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The Assistive Tech Calendar

Marblehead friends wearing Tufts Assistive Tech Hack t-shirts
Julie Hahnke
Julie Hahnke
Julie is the President of Cecropia Strong and is a stroke survivor, who was finally found after three days. She's a bagpiper, an author, a management consultant, and a nature enthusiast.

We’ve just completed the first collegiate Assistive Technology Hackathon as Cecropia Strong! I’ve personally been involved in these events for two years, and it was part of my reason for forming this charity…but wait! I need to explain what Assisted Technology is. And a lot of people won’t know what a hackathon is. And why do colleges care? And why would a charity be involved?

Assistive technology (AT) is about improving the functional capabilities of a person with disabilities. You augment what they can do with a program or a device (that does what they can’t.) AT is a wonderful thing when you’re disabled!

What's a hackathon?

Maker labs, or makerspaces, or hackerspaces became popular in the late 1990’s and early 2000’s, as resources for “making stuff” became available. Software, 3-D printers, audio and visual devices, electronics, craft and hardware supplies and tools all were available in these spaces.

Libraries were an obvious choice for these spaces as people shared supplies, skills, and ideas, and often worked together on projects. But colleges took hackathons to a new level, given the energy and determination of students! When a hackathon is centered on assistive technology, and the needs of real clients are at stake, the hackathon becomes life-changing!

Assistive Tech at MIT Feb 2020 Pict 1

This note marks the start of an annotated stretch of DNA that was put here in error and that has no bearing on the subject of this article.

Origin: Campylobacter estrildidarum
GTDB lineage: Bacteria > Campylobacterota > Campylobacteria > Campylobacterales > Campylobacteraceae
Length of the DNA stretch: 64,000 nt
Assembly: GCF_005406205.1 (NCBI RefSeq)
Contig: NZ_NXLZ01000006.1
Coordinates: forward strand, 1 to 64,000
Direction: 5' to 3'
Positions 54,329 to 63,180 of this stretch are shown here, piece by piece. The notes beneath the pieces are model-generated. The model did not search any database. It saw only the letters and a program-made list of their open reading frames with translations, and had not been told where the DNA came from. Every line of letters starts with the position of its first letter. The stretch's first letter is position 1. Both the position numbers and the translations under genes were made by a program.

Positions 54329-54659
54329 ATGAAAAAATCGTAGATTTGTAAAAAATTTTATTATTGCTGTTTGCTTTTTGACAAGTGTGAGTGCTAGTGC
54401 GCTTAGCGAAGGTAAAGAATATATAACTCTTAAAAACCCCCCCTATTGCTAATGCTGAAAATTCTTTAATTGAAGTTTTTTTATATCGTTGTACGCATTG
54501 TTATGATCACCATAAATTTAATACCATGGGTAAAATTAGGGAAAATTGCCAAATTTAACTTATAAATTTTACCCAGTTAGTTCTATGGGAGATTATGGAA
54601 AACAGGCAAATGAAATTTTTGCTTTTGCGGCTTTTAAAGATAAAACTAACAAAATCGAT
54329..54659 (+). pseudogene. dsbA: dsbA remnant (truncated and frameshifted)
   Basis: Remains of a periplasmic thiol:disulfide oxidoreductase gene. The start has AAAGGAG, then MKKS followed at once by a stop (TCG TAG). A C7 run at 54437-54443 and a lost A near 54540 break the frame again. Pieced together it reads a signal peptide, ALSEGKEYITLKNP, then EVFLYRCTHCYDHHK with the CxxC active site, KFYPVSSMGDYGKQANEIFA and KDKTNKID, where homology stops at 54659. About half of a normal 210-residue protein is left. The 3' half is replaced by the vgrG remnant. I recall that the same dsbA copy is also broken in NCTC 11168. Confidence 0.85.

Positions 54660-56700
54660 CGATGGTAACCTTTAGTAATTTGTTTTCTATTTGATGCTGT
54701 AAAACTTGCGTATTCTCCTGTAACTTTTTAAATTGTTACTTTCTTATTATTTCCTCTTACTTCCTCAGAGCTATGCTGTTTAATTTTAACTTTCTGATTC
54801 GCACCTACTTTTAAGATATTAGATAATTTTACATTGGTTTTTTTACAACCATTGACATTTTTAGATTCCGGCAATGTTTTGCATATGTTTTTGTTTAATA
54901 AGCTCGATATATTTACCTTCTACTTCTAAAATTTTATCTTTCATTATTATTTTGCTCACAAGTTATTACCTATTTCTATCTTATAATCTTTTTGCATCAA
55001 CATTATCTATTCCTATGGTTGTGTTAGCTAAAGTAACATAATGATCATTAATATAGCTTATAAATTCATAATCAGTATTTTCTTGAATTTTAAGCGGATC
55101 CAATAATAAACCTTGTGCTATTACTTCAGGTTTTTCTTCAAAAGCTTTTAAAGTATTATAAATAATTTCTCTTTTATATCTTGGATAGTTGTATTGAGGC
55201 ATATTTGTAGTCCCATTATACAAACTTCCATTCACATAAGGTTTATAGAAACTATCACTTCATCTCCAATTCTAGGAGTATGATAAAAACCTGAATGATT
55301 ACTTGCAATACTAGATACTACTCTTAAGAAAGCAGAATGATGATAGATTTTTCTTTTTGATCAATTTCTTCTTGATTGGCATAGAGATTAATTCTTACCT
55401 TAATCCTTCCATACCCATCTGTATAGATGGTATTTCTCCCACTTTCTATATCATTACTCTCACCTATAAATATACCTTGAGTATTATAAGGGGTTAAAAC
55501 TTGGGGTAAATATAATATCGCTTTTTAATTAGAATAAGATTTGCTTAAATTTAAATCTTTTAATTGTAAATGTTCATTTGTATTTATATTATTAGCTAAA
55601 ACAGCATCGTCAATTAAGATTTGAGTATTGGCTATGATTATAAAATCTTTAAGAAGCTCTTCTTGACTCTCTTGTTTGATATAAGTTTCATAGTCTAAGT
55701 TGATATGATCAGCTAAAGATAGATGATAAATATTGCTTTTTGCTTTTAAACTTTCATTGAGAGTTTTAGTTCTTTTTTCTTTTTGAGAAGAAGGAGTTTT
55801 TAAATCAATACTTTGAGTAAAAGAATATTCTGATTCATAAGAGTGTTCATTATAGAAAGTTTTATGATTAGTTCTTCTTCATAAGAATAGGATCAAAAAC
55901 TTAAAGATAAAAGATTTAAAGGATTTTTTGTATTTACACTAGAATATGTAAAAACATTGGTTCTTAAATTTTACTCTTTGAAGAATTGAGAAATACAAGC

Mandy Rosengren, a Tufts 2020 senior, was all smiles during the MIT AT Hack in February 2020.

Cecropia Strong wants to build Assistive Tech hack+athons

This charity isn’t even two months old, and we’ve managed to host the first AT Hack at Tufts! But that’s not enough… Cecropia Strong needs to shape these AT events so that they’re about more than the college or university hosting it. We need to bring in more occupational therapists, and physical therapists, and speech-language pathologists, and the grad students training under them. We need to focus on the men and women who have the disabilities and make their voices heard. And we need your support (in whatever form you can give) to make this grow into something we can all be proud of!

Cercropia Strong is tied to a school calendar for these AT Hacks, regardless of which college or university we’re targeting next. So let’s use these spring and summer months to build up, get strong, and hit the ground in September ready to take this to the next level!

Assistive Tech at MIT Feb 2020 Pict 2
Jake Sorscher—now a Tufts senior—during the 2020 MIT AT Hack, is drilling holes in spacers trying to make a left-handed bagpipe chanter for a stroke client, who wants to play again.

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